Physiology & physiological ecology
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pH & ocean acidification

  The topic of physiology & physiological ecology is divided into a section on pH & ocean acidification considered here, and sections on CHEMORECEPTION, GAS EXCHANGE & METABOLISM, LOCOMOTION & TENACITY, DIEL SEASONAL & TIDAL RHYTHMS, OSMOTIC REGULATION & SALINITY TOLERANCE, and THERMAL STRESSES presented elsewhere.
Research study 1

A group of California researchers provides details of energy metabolism in developmental stages of porcelain crabs Petrolisthes cinctipes under conditions of ambient pH (7.9) and predicted year 2300 pH (7.6).  Porcelain crabs along the California coast are subject to tidal fluctuations of upwelled waters of varying pH and of tidepool conditions that undergo diel change in pH through cycles of respiration and photosynthesis, and thus represent a good model organism for investigations of this type.  Larvae are reared to metamorphosis over 33d in each seawater pH, then late-stage embryos, zoea I larvae, and newly metamorphosed juveniles are monitored for rate of oxygen consumption and levels of various metabolites.  Overall results are highly variable and reveal no strong and consistent acute effects of exposure to low pH.  The authors photograph of porcelain crab Petrolisthes cinctipesnote some effects relating to nitrogen and C-N  ratios that suggest a possible switch from lipid to protein metabolism under exposure to low pH.  Interestingly, the authors observe that different broods vary in several measurable ways, reflecting genetic differences among them.  The results lead the researchers to suggest that P. cinctipes may have the genetic potential to adapt to future declines in pH in inshore waters.  Carter et al. 2013 J Exp Biol 216: 1412.

NOTE  these include dry mass, total protein & lipids, and carbon-nitrogen ratios (C/N)

Porcelain crab Petrolisthes cinctipes. An easy way to
distinguish this species from the congenor species
is that the former has burgundy-coloured
antennae, while the latter has straw-coloured ones.
Remember: B/C: burgundy/cinctipes; S/E: straw/eriomerus

Research study 2

graph comparing survival of juvenile porcelain crabs Petrolisthes cinctipes in seawater of different pHsIn a companion article to Research Study 1 above, several of the same researchers use essentially the same protocol to investigate pH effects on survival, cardiac performance, energetics and morphology in porcelain crabs Petrolisthes cinctipes reared from eggs through to juvenile.  Survival of larvae over 9d is not affected by pH treatment but, if the treatment period is extended to 40d, then survival of juveniles in the low-pH treatment (7.6) is reduced by about 30% over that in the ambient-pH treatment (7.9; see graph).  Embryos grow significantly more slowly in pH 7.6 than in pH 7.9 conditions.  Embryonic and larval hearts beat  significantly slower in the lower pH treatment.  Just as in the companion study, different broods respond differently to the different pH conditions.  Ceballos-Osuna et al. 2013 J Exp Biol 216: 1405.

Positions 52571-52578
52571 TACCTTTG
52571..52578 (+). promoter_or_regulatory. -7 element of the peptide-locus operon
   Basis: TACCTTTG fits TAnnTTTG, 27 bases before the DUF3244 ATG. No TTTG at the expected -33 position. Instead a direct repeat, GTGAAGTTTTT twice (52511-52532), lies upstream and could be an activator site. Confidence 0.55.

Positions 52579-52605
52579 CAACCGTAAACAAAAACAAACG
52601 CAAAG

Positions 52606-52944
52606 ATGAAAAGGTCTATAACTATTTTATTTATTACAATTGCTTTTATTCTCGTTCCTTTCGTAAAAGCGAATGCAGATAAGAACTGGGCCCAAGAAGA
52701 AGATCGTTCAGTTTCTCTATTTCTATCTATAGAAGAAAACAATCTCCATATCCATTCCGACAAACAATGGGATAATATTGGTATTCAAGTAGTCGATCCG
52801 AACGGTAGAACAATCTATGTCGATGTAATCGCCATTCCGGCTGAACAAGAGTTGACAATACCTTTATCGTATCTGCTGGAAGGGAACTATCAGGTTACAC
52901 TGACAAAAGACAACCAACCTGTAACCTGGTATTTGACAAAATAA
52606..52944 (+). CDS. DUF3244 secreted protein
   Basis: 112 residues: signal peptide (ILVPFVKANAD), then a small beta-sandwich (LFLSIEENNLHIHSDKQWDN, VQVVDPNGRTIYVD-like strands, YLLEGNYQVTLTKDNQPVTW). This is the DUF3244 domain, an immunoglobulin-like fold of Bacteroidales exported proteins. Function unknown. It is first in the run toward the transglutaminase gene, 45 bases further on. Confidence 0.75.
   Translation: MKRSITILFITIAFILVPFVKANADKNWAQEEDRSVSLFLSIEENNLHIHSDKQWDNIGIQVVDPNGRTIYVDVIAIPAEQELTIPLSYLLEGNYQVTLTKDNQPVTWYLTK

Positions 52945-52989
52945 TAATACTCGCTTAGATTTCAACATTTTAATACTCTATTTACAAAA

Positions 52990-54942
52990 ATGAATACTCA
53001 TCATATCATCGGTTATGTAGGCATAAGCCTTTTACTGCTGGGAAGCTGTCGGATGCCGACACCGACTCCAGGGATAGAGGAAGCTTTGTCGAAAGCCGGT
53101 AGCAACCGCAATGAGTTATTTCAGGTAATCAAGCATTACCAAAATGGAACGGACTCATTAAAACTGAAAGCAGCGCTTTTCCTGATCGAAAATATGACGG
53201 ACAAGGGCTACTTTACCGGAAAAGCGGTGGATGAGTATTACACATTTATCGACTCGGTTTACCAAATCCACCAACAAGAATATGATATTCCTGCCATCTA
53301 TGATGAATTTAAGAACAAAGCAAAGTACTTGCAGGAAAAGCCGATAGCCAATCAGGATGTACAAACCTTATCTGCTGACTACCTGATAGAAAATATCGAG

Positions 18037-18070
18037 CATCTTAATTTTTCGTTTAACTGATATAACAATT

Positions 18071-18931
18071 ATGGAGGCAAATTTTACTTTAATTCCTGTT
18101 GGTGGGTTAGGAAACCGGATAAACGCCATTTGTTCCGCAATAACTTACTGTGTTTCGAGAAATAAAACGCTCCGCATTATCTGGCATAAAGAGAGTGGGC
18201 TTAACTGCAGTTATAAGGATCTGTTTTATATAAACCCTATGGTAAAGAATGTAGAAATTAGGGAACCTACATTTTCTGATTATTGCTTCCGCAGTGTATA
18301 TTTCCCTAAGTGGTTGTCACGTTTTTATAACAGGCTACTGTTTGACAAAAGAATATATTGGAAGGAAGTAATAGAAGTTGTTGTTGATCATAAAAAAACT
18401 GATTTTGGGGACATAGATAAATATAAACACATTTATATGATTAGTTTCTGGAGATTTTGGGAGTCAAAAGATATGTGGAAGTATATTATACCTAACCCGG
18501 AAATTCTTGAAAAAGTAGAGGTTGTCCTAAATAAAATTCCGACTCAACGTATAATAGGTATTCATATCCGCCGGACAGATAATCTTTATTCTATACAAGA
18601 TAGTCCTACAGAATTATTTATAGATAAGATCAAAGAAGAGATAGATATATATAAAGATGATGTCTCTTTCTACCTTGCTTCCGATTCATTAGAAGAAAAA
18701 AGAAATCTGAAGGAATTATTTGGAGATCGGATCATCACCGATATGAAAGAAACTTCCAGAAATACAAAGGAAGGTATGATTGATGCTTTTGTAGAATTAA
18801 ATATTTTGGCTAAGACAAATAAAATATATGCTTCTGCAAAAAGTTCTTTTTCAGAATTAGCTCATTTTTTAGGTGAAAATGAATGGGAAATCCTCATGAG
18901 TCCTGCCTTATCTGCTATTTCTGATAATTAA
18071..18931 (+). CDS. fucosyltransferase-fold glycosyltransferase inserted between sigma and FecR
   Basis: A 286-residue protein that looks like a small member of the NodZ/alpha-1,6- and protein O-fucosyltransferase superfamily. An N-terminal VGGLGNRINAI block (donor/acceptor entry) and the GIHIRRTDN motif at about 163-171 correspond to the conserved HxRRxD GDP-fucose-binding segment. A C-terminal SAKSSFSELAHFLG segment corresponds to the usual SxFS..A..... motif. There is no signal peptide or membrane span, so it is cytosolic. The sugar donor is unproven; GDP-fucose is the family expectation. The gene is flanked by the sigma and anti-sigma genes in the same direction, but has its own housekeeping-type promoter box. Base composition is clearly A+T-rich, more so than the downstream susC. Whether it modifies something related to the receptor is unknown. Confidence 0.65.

NOTE  the authors mention that the intertidal habitat of the crabs may fluctuate between pH 6.9-9.5, so the experimental treatments of 7.9 and 7.6 are well-encompassed within this range

Research study 3

histogram showing effects of pH and salinity, alone and in combination, on oxygen uptake of larvae of porcelain crabs Petrolisthes cinctipesResearchers at Bodega Marine Laboratory, California measure combined stresses of low pH seawater, and high and low salinities on oxygen uptake in larval porcelain crabs Petrolisthes cinctipes.  The larvae are reared for 10d at 14oC in ambient and CO2-treated seawater, then moved into CO2-treated seawaters with 3 salinities: ambient (34‰), low (22‰), and high (40‰).  Results show that neither low pH nor high pH, nor low salinity alone, lead to enhanced oxygen uptake, but low pH combined with either high or low salinity significantly increases oxygen consumption (see histogram).  The interest in the subject relates mainly to the application of multiple stressors not simultaneously, as is commonly done, but sequentially. Miller et al. 2014 PLoS ONE 9 (10): e109167.

NOTE  the rationale for the study is that predicted future climate change will, among other things, include ocean acidification and precipitation-induced runoff events.  Hypersaline conditions are included in the study with the idea that larvae in future acidified waters may also encounter plumes of hypersalinity in stratified coastal condtions

NOTE  pH levels tested are 8.1 and 7.9 based on ambient and future (year 2100) pCO2 levels, respectively, of 385 and 1000µatm

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